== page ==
The ball made square contact with Hauck, who hours later tweeted a video showing the entire sequence - even as he continued to record after Woods' shot sent him tumbling to the ground:

    The bounce initially appeared fortuitous for Woods, as his ball bounded away from thicker rough and back toward the green. But an ambitious flop shot came up short, and he eventually made a double bogey to go from leading by a shot to trailing by one. He ultimately shot an even-par 71, tying for sixth two shots behind Molinari.

    For his efforts as a human shield, Hauck received a signed glove and a handshake from Woods - not to mention a firsthand video account that will be sure to spark plenty of conversations in the coming years.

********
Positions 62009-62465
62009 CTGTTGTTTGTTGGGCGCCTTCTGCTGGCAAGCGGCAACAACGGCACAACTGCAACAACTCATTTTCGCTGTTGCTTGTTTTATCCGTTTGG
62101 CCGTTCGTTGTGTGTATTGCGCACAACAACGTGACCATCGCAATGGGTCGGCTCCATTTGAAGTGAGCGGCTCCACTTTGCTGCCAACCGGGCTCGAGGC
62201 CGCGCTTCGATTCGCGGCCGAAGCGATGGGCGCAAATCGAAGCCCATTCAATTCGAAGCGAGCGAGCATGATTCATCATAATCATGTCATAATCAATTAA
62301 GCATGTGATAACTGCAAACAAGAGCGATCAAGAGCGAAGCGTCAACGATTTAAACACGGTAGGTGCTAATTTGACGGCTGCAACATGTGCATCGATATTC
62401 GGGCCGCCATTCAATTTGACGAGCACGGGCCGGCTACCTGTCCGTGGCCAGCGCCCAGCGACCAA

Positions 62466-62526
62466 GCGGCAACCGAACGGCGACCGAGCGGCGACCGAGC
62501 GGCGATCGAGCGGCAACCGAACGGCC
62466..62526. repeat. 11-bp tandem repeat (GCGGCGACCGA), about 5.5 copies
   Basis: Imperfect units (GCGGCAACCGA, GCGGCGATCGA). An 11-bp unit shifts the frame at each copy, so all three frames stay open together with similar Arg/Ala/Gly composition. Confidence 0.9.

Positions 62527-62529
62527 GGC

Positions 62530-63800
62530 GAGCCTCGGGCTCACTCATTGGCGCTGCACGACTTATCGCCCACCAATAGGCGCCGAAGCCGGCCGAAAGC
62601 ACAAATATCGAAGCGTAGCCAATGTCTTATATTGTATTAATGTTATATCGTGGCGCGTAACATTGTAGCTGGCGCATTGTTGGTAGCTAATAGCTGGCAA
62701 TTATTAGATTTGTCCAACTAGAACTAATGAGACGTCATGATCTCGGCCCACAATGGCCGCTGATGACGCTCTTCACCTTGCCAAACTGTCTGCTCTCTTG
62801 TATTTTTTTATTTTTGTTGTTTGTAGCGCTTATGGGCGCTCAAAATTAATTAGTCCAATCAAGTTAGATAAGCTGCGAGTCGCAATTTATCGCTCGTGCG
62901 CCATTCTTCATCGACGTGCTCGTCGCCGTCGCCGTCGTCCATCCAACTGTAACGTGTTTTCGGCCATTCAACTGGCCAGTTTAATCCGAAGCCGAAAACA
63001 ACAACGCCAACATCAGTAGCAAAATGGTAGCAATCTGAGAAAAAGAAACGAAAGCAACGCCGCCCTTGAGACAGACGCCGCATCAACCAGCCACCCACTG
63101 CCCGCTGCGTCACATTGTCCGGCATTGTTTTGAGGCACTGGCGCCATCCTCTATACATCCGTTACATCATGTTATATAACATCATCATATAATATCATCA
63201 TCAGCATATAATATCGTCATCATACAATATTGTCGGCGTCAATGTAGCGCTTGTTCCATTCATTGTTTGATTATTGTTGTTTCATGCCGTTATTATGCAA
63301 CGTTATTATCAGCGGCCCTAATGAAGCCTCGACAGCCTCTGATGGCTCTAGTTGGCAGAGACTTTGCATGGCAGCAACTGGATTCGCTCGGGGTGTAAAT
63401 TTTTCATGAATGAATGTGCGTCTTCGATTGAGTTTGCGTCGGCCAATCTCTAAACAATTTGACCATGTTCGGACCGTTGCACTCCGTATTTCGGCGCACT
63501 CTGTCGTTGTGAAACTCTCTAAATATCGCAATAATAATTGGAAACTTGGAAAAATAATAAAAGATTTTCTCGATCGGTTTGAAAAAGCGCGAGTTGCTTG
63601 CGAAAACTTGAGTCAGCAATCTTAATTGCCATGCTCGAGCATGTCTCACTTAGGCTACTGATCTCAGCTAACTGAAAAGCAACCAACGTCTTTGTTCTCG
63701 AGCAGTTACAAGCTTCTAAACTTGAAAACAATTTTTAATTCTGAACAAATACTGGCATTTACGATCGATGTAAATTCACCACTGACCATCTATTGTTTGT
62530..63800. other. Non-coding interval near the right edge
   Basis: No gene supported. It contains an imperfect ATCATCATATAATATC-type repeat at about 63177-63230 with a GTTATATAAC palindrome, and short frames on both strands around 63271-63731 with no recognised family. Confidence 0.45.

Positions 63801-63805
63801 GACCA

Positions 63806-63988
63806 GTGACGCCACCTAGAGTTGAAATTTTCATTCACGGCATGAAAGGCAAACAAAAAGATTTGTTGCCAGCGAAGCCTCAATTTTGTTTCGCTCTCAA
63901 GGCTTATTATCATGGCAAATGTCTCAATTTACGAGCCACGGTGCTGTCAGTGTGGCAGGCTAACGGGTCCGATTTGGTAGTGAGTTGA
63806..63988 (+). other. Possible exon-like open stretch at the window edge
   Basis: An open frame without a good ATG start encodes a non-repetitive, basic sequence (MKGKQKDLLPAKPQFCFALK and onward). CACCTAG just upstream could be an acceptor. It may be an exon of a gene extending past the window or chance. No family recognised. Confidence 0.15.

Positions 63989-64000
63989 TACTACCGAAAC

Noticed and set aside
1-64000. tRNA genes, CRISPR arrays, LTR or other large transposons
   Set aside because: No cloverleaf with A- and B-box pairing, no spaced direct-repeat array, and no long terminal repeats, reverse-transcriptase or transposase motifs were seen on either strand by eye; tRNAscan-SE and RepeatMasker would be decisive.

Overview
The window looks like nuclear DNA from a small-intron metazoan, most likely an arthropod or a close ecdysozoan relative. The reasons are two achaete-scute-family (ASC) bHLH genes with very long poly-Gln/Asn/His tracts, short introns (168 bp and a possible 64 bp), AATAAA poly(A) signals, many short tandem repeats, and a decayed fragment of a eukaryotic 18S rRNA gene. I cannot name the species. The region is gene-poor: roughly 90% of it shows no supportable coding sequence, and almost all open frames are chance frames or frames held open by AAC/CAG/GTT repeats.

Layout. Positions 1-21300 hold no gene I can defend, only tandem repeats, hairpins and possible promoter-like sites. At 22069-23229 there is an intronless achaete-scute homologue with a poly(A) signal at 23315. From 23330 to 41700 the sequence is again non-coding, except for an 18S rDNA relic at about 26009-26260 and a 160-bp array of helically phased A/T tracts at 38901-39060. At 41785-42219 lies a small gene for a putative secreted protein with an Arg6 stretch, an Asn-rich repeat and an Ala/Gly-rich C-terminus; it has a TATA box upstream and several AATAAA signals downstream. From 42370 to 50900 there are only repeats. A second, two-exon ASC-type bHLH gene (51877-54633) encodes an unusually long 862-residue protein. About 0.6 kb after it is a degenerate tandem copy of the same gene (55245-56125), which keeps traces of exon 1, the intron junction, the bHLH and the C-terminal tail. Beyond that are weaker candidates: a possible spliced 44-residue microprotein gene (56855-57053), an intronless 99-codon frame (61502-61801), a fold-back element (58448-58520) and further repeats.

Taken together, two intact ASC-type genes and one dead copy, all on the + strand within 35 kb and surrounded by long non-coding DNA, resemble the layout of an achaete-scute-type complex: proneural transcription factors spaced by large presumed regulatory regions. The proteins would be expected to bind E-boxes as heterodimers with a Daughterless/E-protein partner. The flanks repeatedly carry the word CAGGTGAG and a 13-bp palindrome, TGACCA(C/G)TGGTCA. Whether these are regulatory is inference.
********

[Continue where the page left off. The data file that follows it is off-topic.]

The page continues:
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    Molinari retirement plan: coffee, books and Twitter

    By Will GrayJuly 22, 2018, 9:35 pm

    After breaking through for his first career major, Francesco Molinari now has a five-year exemption on the PGA Tour, a 10-year exemption in Europe and has solidified his standing as one of the best players in the world.

    But not too long ago, the 35-year-old Italian was apparently thinking about life after golf.

    Shortly after Molinari rolled in a final birdie putt to close out a two-shot victory at The Open, fellow Tour player Wesley Bryan tweeted a picture of a note that he wrote after the two played together during the third round of the WGC-HSBC Champions in China in October. In it, Bryan shared Molinari's plans to retire as early as 2020 to hang out at cafes and "become a Twitter troll":

    Molinari is active on the social media platform, with more than 5,600 tweets sent out to nearly 150,000 followers since joining in 2010. But after lifting the claret jug at Carnoustie, it appears one of the few downsides of Molinari's victory is that the golf world won't get to see the veteran turn into a caffeinated, well-read troll anytime soon.